Social networking--and the media that is socialized, flowing through rivers of links, tags, feeds and bookmarks--is all the rage. MySpace, Facebook, Flickr, Digg and YouTube have become budding mainstream brands creating a new interaction dimension, especially among the digerati, and there are hundreds of other less well know and trafficed socialized sites germinating across the Web. In a recent post, Jerry Bowles looks at how social media fits into the corporate environment. He writes:
As much as we like to imagine otherwise, the average technology-aware CEO is less likely to view social media as a path to greater organizational collaboration and teamwork than as hidden weapons of a dangerous potential insurgency.
To believers and practitioners of traditional top-down, command-and-control, for-me-to-know-and-you-to-find-out management (which is to say most of the people who run large business organizations–even those who talk a good participatory game), blogs, wikis, social networking sites are IEDs littered along the road to organizational stability.
He goes on to say that the adoption of "architectures of participation" would require a revolutionary change in organizational dynamics:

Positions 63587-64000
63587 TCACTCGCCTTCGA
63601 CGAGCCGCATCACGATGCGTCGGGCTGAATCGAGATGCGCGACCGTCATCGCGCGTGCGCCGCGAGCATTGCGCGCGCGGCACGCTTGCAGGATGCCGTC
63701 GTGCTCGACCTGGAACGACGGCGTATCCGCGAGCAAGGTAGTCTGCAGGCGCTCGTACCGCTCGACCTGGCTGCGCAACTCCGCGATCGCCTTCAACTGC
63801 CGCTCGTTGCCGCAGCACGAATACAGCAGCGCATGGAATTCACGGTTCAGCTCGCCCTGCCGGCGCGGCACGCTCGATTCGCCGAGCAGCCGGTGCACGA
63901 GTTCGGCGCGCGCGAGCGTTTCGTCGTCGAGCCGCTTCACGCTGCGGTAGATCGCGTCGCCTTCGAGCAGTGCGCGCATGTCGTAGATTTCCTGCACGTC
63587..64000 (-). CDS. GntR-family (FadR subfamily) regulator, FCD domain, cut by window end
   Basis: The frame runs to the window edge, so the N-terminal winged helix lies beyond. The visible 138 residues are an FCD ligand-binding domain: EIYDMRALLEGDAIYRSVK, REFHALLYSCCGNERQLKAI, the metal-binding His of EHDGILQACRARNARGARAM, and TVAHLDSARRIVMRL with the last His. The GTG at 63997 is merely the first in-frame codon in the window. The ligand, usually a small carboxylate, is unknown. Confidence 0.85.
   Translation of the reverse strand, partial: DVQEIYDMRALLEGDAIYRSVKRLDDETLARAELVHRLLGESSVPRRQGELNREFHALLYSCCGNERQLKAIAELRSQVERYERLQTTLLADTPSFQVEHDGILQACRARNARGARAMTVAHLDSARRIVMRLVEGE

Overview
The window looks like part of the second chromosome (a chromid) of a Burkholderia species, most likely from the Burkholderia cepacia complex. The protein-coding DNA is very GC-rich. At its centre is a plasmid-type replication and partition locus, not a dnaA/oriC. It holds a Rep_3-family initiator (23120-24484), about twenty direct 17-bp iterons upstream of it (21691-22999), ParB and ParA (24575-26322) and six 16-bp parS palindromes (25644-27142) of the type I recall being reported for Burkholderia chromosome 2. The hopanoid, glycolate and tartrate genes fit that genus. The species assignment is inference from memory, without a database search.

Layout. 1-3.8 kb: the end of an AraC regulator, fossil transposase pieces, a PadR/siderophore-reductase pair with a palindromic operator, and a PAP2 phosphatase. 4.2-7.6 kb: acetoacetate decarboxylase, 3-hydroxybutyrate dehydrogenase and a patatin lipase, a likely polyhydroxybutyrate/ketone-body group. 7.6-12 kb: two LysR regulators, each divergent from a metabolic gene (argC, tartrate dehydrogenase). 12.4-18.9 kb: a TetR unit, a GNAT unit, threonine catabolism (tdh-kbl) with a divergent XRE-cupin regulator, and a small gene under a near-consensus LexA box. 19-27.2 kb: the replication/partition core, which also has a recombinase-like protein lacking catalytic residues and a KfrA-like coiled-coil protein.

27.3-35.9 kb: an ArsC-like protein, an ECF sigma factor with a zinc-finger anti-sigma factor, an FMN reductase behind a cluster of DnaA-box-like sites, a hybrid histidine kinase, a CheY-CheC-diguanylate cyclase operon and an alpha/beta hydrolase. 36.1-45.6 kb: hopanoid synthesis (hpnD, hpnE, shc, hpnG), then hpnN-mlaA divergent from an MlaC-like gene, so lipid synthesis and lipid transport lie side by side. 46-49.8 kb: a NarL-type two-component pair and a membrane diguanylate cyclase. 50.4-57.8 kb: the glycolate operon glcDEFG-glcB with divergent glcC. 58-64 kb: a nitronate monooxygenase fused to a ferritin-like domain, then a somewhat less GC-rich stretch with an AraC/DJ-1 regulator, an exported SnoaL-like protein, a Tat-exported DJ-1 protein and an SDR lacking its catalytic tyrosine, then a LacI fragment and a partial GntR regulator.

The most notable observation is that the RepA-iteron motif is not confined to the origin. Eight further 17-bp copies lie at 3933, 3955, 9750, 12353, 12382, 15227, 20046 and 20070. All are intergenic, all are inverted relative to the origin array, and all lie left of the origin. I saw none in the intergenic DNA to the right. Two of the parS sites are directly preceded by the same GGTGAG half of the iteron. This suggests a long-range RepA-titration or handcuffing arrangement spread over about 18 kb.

...by giving lots of individuals a voice and audience through a networked platform–they force decisionmaking to be more transparent, democratic and consensus-based. Whether or not that is a positive thing for enterprises is fodder for legitimate debate, I think. Having nearly been trampled during the blowing up of the balloons on the night before Macy’s Thanksgiving Parade, I have zero faith in the wisdom of crowds.
In my experience, most leaders do not want to operate their organizations as experiments in democracy or collective intelligence. Not even our Presidents and Congresspeople want to do that. That’s why resistance to Enterprise Web 2.0 technologies is likely to be understated, but fierce, at the upper levels.
To gain a foothole, the new collaboration platform vendors are going to have to initially target already receptive areas like marketing, PR and corporate communications departments or divisions with specific projects which need networking and collaboration. Small projects, smaller budgets, no need to involve the CIO. Over time, who knows, if the technology proves safe and harmless enough, other departments will start demanding it.
As Leonard Cohen might put it: “First, we take Manhattan. Then we take Berlin.”